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Couple Therapy for Depression: A Clinician's Guide to Integrative Practice
Hewison, David, Christopher Clulow and Harriet Drake
Oxford University Press / Softcover / 2014-07-01 / 0199674140
Couple Therapy / Psychotherapy
price: $52.50
304 pages
In Stock (Ships within one business day)

Depression is second after heart disease as the most damaging health condition in the world. The NHS has devoted huge resources to training thousands of psychological therapists to work in "Improving Access to Psychological Therapies" services specifically to treat depression in adults and couple therapy has been identified as one of the effective ways of treating it.

Couple Therapy for Depression is an integrative 20-session couple therapy designed to treat depression in couples where there is also relationship distress. Following the recommendations of the UK's National Institute for Clinical Excellence for a behaviourally-based couple therapy treatment, it draws on RCT studies of efficacy as well as "best practice" in behavioural, cognitive, emotionally-focused, systemic, and psychodynamic couple therapies. Sticking closely to the competencies identified for the treatment of depression and relationship distress in couples, it outlines the ways in which couple therapistscan reduce damaging interactions between couples, build emotional openness and closeness, improve communication and behaviour, change unhelpful cognitions and perceptions, and help the couple cope with the ordinary and not-so ordinary stresses that arise in the course of everyday relating.

Written by couple therapists who understand deeply the unique challenges of doing therapy with couples, it is based on the training programme for Couple Therapy for Depression commissioned by the NHS foruse in its Improving Access to Psychological Therapies services. It begins by describing the causes and consequences of depression, and then focuses on its impact on the adult couple. Highlighting the particular techniques needed in safe and effective work with distressed couples, it goes through the different ways in which the couple's feelings, thoughts, and behaviours need to be understood and worked with in order to reduce relationship distress. It outlines the treatment of 4 different couples to illustrate the therapy in action and will be helpful for any therapist wanting to enhance their work with couples.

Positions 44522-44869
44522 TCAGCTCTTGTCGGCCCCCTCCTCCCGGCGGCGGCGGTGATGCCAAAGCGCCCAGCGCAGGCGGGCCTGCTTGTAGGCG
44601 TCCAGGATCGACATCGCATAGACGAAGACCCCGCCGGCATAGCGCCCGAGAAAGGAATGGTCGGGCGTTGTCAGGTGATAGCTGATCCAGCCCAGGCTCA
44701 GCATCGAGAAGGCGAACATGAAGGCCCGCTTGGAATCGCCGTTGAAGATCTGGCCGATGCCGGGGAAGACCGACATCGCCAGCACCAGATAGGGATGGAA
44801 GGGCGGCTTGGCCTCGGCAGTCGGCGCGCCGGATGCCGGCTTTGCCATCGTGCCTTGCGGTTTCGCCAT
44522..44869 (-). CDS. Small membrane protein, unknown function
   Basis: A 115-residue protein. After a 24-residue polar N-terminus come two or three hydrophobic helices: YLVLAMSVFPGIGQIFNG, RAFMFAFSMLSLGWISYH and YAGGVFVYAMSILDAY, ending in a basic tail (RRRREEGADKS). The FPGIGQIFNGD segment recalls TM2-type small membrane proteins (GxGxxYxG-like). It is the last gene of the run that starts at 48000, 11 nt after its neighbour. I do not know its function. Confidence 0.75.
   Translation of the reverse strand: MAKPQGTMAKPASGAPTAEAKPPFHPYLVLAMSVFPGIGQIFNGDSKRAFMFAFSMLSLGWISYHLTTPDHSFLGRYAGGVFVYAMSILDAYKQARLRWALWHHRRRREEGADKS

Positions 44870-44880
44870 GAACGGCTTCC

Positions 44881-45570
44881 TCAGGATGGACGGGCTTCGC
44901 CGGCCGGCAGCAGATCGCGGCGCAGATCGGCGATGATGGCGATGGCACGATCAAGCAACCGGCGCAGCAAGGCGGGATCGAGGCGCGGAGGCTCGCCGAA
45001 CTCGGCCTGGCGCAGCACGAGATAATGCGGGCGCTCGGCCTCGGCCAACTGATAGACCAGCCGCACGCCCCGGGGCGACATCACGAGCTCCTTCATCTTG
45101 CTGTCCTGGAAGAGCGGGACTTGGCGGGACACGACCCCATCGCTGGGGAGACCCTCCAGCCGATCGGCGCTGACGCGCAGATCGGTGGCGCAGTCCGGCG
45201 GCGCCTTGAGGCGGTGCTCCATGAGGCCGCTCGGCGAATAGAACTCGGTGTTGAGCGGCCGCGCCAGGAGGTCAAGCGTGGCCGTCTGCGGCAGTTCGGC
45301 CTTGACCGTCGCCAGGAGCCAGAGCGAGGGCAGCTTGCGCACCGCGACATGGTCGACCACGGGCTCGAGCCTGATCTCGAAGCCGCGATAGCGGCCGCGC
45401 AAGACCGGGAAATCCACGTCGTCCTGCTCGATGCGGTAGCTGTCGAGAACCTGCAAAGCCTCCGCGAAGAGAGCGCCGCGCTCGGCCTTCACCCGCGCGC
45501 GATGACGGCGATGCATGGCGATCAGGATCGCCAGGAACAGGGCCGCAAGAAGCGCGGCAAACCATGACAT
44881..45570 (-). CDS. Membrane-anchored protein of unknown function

About the Authors:

David Hewison, D.Cple.Psych.Psych, is head of research and a consultant couple psychotherapist at the Tavistock Centre for Couple Relationships. He has a background in adult mental health, training, and individual and couple psychotherapy and research. He was part of the Expert Reference Group that agreed the competencies for the treatment of depression by couple therapy, as recommended by the UK's National Institute of Clinical Excellence. He developed the clinical model of treatment from these that became the basis for Couple Therapy for Depression in the UK National Health Service and is responsible for the professional training and supervision that leads to accreditation in this modality. He has supervised practitioners, supervisors, and trainers in Couple Therapy for Depression, revising the model in response to its experience in practice. Author of many papers and chapters on individual and couple therapy, he teaches internationally.

Christopher Clulow, PhD, is a Senior Fellow of the Tavistock Centre for Couple Relationships, London, where he works as a visiting lecturer and researcher. He has published extensively on marriage, partnerships, parenthood and couple psychotherapy, most recently from an attachment perspective. He has a long history of contributing to thinking about the processes involved in ending relationships, and his most recent work has involved heading up a project identifying competences for treating depression through couple therapy underthe Department of Health's Improving Access to Psychological Therapies initiative. He has also recently consulted to and evaluated interventions provided by a mental health agency to reduce depression in parents of young children. He is a founding member and past Deputy Chair of the British Society of Couple Psychotherapists and Counsellors and a member of the editorial board for Couple and Family Psychoanalysis.

Harriet Drake worked in a health psychology research unit at Guy's hospital beforetraining as a psychodynamic couple therapist and psychosexual therapist at The Tavistock Centre for Couple Relationships. As well as practicing there as a clinician she is the lead trainer and supervisor in TCCR's Accredited Couple Therapy for Depression Training for practitioners working in Improving Access to Psychological Therapies services in the NHS.

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